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rick merritt
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Re: Issued Patents
rick merritt   12/18/2013 10:55:19 PM
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@dt_hayden: Thanks for links to the patents.

I'd love commentary on them from any astute comms EEs out there.

paragdighe
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SNR GAP
paragdighe   12/19/2013 5:00:39 AM
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The SNR gap to shannon capacity for QAM is ~9.5 dB @ 1e-7 probablity of error.

Lots of literature and links on this. 

http://www.stanford.edu/group/cioffi/ee379a/handouts/pamqam2.pdf

Today's codes achieve very close to this (I have heard). So coding+QAM4096~=capacity. So would be interesting to see which way this company goes especially if you decide to toss the popular OFDM-QAM combination. Who would want them for 1-2 dB improvement ?

 

Parag

paragdighe
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Re: SNR GAP
paragdighe   12/19/2013 5:12:50 AM
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I guess the catch is that QAM 4096 may be near impossible to implement taking into account the practical implementation issues (EVM etc etc). I think the benefit must be that Magnacom has a scheme theoretically almost equivalent to coded QAM4096. Thats a big deal.

Sheetal.Pandey
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Re: SNR GAP
Sheetal.Pandey   12/19/2013 2:17:43 PM
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well every battle in telecom industry is linked to bandwdth, if there s a breakthrough it will be a new revolutons for the technology.

sridhar.ramesh
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Re: Modulation marches forward
sridhar.ramesh   12/19/2013 4:11:27 PM
4K QAM is 12 bits per symbol without coding - simply log2(4096).

The 10 dB signaling advantage to 2 X power or spectrum advantage to 4X distance advantage referenced in this article don't sit well with each other.

Bert22306
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CEO
Re: Issued Patents
Bert22306   12/19/2013 4:13:23 PM
All we need is results.

For comparison, the US digital TV standard requires about 15.1 dB of SNR to achieve reception, in a gaussian channel. US DTV uses channel bandwidth of 5.3 MHz (and guard bands that bring this up to the 6 MHz channel width), and a net capacity of 19.29 Mb/s. The Shannon limit for a 5.3 MHz channel carrying 19.3 Mb/s is 10.6 dB of SNR minimum, required.

So this now-20-year-old standard is already only 4.5 dB from the Shannon limit. Unless Shannon's limit can be proved to have been violated, there ain't any 10 dB gains to be had here.

DVB-T2, the new European DTV standard, gets even closer. Last time I checked, it was ~ 3 dB from the Shannon limit.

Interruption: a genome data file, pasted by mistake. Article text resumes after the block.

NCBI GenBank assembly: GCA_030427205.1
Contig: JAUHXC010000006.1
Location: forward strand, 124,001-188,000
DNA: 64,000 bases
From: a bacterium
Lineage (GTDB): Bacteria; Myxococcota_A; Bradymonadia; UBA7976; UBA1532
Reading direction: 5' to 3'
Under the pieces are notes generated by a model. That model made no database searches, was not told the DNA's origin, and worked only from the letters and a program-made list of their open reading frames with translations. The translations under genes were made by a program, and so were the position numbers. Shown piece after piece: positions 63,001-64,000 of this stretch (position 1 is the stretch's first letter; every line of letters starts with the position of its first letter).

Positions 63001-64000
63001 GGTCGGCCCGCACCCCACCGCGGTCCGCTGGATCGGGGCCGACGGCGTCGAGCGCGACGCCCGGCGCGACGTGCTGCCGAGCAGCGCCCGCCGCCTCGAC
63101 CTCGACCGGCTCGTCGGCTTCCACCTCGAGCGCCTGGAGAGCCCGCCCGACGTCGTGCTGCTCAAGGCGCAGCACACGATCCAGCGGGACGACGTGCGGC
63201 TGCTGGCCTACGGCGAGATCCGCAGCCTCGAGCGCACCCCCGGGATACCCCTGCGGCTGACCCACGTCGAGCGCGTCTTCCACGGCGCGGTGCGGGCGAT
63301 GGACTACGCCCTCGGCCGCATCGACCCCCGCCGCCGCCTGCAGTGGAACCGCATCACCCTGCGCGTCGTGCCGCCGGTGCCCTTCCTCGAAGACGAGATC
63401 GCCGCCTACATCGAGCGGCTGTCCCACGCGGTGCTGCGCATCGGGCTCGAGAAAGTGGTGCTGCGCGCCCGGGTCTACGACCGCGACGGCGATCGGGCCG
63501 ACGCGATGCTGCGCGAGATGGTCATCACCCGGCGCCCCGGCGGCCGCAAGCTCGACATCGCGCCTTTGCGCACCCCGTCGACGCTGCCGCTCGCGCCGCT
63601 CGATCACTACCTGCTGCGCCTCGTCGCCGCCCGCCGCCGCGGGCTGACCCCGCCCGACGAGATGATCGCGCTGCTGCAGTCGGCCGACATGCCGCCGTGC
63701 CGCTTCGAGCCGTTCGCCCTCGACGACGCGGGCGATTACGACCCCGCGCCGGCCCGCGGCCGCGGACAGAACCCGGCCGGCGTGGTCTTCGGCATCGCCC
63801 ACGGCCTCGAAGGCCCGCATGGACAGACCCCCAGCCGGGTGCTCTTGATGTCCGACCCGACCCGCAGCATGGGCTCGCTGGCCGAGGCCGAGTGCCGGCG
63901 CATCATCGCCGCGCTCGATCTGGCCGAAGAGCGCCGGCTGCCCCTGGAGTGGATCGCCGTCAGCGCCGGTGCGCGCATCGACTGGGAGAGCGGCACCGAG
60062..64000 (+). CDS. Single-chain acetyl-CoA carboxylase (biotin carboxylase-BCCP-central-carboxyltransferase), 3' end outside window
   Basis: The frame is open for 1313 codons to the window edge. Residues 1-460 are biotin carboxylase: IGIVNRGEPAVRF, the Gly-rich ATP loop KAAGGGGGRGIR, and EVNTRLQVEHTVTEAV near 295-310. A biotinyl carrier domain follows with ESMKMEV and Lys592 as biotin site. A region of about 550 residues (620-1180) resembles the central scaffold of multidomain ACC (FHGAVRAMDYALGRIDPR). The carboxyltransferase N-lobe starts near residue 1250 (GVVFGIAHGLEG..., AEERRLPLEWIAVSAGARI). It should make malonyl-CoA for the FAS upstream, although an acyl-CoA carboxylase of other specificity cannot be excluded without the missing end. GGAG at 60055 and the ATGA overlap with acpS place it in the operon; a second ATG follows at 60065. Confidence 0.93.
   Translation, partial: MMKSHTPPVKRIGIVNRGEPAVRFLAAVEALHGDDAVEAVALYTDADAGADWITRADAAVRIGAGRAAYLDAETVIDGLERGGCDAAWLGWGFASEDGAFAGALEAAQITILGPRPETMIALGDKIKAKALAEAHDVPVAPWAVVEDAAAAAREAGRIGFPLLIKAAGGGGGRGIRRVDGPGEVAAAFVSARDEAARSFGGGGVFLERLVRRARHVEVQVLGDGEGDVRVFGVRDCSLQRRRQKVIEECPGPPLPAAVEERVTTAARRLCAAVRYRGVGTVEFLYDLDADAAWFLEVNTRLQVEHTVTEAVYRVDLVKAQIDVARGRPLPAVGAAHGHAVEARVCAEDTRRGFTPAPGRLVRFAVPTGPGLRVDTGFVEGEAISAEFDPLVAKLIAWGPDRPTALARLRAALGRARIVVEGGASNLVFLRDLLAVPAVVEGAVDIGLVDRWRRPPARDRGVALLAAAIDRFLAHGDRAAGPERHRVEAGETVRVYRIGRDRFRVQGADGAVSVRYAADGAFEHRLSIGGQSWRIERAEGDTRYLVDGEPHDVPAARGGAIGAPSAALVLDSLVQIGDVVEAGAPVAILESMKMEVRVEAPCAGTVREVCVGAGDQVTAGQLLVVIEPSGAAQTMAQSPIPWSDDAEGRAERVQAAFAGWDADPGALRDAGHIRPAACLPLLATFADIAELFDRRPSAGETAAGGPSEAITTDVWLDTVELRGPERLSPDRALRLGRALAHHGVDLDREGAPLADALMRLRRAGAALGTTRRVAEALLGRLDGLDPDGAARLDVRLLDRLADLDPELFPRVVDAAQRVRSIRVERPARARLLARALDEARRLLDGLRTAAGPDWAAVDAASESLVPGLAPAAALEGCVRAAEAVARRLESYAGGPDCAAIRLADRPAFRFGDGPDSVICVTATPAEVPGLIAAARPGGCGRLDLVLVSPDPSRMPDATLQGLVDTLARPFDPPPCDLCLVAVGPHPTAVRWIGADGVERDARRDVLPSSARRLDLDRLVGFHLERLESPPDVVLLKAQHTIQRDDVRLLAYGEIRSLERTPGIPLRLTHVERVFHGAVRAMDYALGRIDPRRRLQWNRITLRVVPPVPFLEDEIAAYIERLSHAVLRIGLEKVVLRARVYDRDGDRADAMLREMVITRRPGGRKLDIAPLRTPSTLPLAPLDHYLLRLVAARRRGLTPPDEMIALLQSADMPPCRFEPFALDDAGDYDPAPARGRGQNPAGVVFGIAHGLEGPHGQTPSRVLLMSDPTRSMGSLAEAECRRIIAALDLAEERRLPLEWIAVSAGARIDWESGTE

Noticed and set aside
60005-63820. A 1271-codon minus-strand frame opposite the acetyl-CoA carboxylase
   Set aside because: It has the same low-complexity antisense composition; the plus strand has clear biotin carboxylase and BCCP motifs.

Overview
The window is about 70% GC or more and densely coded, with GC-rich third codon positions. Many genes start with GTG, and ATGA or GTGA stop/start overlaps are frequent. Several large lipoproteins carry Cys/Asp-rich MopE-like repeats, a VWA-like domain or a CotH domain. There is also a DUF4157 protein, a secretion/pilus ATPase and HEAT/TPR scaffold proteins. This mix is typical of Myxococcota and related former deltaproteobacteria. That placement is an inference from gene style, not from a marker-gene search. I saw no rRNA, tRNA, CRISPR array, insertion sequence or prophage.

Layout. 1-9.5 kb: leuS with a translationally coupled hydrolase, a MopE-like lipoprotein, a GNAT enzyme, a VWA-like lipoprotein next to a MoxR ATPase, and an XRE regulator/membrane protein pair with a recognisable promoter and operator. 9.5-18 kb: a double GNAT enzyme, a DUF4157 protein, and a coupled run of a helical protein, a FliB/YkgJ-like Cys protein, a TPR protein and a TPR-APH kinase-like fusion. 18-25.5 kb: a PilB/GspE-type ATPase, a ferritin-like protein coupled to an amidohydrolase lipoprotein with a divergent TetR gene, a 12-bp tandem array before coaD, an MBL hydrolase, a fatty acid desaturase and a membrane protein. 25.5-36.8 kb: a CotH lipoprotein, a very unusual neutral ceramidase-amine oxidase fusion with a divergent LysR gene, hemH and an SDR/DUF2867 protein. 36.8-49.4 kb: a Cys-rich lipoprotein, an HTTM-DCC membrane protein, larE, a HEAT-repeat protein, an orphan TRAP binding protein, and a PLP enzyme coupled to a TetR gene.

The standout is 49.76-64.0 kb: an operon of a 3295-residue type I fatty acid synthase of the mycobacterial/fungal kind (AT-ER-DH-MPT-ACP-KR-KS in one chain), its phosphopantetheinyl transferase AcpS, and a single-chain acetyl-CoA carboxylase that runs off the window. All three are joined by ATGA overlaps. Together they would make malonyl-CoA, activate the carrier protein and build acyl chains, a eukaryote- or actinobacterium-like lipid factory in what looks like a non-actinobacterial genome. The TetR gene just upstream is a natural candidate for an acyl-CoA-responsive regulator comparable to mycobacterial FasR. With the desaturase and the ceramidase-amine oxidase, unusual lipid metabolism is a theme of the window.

So, all of this tells me that we're not looking at any "breakthrough in modulation." We're looking at refinements, much like DVB-T2 refined DVB-T1. Marginally better FEC codes, clever tricks on twisting the constellation, better interleaving, and so on. Small improvements that provide a small but measurable improvement.

Also, a significant point here. The purpose of OFDM is NOT to improve spectral efficiency. It is to improve resistance to multipath distortions. There's no such thing as a free lunch. What you pay, with OFDM, is moving away from the Shannon limit. So if a new modulation standard goes back to a single carrier approach, with improved equalizers, no one should be surprised. Equalizers benefit from Moore's law, after all. They are bound to improve over the decades.

y_sasaki
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CEO
Re: Modulation marches forward
y_sasaki   12/19/2013 4:32:02 PM
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Thanks. You are right, 4096QAM is 64x64 constallation, 2^6 x 2^6 = 12bit/symbol. I also wrote "Friis equasion" instaed of Shannon... Maybe because I often refer to both equasions to verify "revolutionaly communication method" on news :-)

y_sasaki
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CEO
Re: Modulation marches forward
y_sasaki   12/19/2013 4:46:49 PM
@ick merritt,

I personally believe 11ac 256QAM is already pushing little bit too far.

As Shannon's equasion (C=Blog2(1+S/N) suggests, the straightforward way to increase datarate (C) is to use more bandwidth (B). This was tried and failed on UWB (initially 500MHz/channel, hoped more than 5GHz/channel for future), partly applied to 11ac (up to 160MHz/channel).

Using higher frequency natunally increase bandwidth/channel, so there is high hope we can achieve more than 1Gbps datarate at 60GHz freq (802.11ad), however its laser-beam like characteristics and extremely low penetoration capability (you only can use 60GHz in clear line-of-sight) will limit is application.

MIMO is another way to increase datarate, but more than 4x4 MIMO will be impractical, since we need set of antenna / receiver / transmitter for each stream.

 

My most honest answer to "how we can get more datarate?" is "use wire!" :-)

BOMBOVA
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Re: Modulation marches forward
BOMBOVA   12/21/2013 12:03:15 PM
n Physics, gets streached,    the disbelievers,  speak up.   

elsissi
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Freelancer
Re: Modulation marches forward
elsissi   12/21/2013 1:02:21 PM

This article and many similar others in the press in the last week, is an example of what you get when you have a marginally good idea and a lot of money to spend on unsubstantiated PR. There is only ONE patent issued in the company name and several applications (not patents). The patent describe a partial signaling transmitted and a maximum likelihood receiver implementation. It is NOT as claimed in the article which strung together all sorts of unsupported superlatives. What a shame!!

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